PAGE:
Halloween Treats ~ A Resource Round-up!

I am really excited to share this "resource round-up" with you! It's full of brain breaks, book recommendations, freebies, and more. Let's get started!

Do you Symbaloo?? I love using Symbaloo to organize our favorite brain breaks. One of our most popular classroom leadership jobs is the Class DJ. The Class DJ gets to pick out our brain breaks each day, and they often like to choose a quick song or dance video.

As Halloween approaches, I thought it would be a great idea to keep our seasonal brain breaks all in one spot, but separate from the songs we tend to use every day. So I made a separate Symbaloo just for our October Brain Breaks! You can access the board by clicking directly on the link below! (Thanks to Hollie for letting me know it didn't quite work the first time!) 

By using Symbaloo to keep them all in one spot, I'm not hunting down a video on You Tube every time we take a break. I can also control what the kids have access to this way!

As always, watch the videos yourself to make sure they are appropriate for your own students. The videos on top are Just Dance clips (my students' favorites!) and the clips on the bottom are better sing-a-long videos.

How about a BRAND NEW freebie to kick things off?? 

I just posted the Primer level of my SPLAT! sight word game for FREE on Teachers Pay Teachers. If you'd like to see the all five Dolch levels, check out the full game by scrolling below.

Next up is a super-fun center I made for my kids a few years ago. They were really struggling with rhyming concepts, and our poetry lessons were becoming increasingly frustrating for all of us. The vocabulary is perfect for 2nd and 3rd graders, and it really helped my ESOL kiddos to "hear" what rhyming sounded like. After practicing in isolation for a week or so, they were able to apply it to the poems we read each week. 

You can grab it from TpT by clicking on the image above. I would love a little feedback if you think your kids will enjoy it!

I also recently featured this freebie sampler, but in case you missed it - click here or on the picture below to grab a set of sample lessons for The Ugly Pumpkin! 

You can also check out the rest of the unit for my FAVORITE fall book!

Who doesn't love a new book to read at Halloween? My book-loving heart would get so disappointed when my kids would sigh and say, "We read that in second grade!" 

Last year, I gathered up 5 books your students (hopefully) haven't heard yet! Click on the picture above to check them out. The books I selected are perfect for 2nd and 3rd graders. I've included non-fiction, chapter books, and picture book favorites. 

I also have a few spooky resources of my own to share with you! 

They will all be 20% off through Sunday, October 23rd... including my Ugly Pumpkin unit! 

Apply the Adjective {Halloween Edition} is one of my students' favorite ways to practice using expressive words and phrases to describe a given noun. There are differentiated practice pages they will love completing after playing!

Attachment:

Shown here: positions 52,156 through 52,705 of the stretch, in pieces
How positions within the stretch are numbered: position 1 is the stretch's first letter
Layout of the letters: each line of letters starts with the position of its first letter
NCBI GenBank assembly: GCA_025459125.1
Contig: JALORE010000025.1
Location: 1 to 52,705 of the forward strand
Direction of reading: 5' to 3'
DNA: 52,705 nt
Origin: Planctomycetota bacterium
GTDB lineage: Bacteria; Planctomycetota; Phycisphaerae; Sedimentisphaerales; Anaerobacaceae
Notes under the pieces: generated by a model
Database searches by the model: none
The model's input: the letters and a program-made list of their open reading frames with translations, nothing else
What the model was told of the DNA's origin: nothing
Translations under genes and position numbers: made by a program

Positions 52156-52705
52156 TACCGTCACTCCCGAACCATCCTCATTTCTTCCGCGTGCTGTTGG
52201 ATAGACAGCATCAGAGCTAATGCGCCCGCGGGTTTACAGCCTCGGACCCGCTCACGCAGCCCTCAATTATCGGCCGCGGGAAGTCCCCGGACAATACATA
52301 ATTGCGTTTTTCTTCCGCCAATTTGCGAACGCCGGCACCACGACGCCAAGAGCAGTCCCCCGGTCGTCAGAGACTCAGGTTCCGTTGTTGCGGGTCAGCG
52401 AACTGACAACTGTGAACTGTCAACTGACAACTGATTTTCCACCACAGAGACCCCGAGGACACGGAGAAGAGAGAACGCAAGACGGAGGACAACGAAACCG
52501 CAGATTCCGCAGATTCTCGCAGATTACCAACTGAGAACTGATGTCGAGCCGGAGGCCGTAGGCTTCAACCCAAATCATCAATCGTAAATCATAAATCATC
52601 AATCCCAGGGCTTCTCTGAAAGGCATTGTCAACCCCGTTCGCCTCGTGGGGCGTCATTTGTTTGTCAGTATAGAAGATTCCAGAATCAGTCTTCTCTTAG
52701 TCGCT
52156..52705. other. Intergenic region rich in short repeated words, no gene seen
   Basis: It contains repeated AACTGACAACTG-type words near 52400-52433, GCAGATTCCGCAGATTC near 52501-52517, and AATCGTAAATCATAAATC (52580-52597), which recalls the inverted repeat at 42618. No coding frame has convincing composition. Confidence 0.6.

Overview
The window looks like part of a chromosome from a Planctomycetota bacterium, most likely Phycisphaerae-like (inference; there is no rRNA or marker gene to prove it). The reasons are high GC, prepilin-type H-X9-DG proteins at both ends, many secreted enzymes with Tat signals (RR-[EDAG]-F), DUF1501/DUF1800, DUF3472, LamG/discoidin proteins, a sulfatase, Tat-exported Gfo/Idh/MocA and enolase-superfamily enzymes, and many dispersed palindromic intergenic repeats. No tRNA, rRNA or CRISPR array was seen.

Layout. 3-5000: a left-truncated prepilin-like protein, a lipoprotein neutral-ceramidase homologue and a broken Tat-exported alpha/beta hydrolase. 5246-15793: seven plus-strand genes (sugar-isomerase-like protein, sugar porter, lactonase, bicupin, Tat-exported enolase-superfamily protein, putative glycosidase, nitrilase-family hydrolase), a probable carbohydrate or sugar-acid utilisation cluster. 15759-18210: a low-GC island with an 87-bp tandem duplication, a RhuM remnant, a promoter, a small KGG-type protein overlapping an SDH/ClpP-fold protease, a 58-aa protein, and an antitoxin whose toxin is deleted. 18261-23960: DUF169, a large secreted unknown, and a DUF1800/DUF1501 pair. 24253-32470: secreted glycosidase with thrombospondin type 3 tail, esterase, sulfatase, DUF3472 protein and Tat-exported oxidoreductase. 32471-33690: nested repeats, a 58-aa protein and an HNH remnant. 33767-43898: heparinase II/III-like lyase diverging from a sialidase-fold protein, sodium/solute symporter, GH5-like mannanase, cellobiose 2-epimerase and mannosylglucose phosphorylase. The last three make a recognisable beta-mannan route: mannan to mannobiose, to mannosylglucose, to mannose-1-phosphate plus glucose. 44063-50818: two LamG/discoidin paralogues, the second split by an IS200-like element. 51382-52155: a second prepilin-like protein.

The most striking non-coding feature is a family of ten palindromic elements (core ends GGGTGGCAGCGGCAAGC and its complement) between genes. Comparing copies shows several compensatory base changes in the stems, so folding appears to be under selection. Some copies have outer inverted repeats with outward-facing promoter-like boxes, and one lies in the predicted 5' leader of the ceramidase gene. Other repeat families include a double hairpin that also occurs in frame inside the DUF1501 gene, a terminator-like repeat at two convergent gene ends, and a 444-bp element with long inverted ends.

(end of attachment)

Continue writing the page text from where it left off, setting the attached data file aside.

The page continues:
If you're unable to use Halloween-themed resources, you can also check out Apply the Adjective {Fall Edition}

Creepy Contractions is another resource you can use to have some seasonal fun without connecting it directly to Halloween. :) I've included a poem with different response options, anchor charts, interactive foldables, and a differentiated matching game you can use according to your students' readiness and abilities! 

SPLAT! is a complete Dolch sight word game I made last year for my intervention groups. I love that I can have everyone playing at once, based on their sight word strengths and weaknesses. There are also various recording sheets that encourage students to practice using the words in context. The sets are easy to keep separated, as each Dolch level has its own background scheme. 

Want to make sure you stay up-to-date with my favorite October find for the classroom? Follow my October Classroom Pinterest board - LOTS of freebies, resources and fun ideas for your classroom! 


The Ugly Pumpkin: A Fall Mentor Text

The Ugly Pumpkin by Dave Horowitz is a book you can carry across October and November, and I have the best time reading it to my kids each year. It is perfect for teaching readers how to examine a character's actions, traits, and motivations. I usually spend a whole week with this book, and slowly scaffold character actions, traits, and motivations as we go. 

I'm so excited for you to find so many fall mentor texts today. Some friends and I have gathered our favorites, along with an amazing collection of lesson ideas.{There are affiliate links in this post in case you're like me, and can't wait a week to get a copy! :)} 


Before reading, I always do a quick review on what it means to think about someone's actions. We use a piece of chart paper to make a list of the things we've done since we arrived that day. 

Once we've got a good list, I ask them to keep track of the ugly pumpkin's actions as we read today. Someone almost always realizes they are listening for verbs that tell us what the ugly pumpkin is doing. :)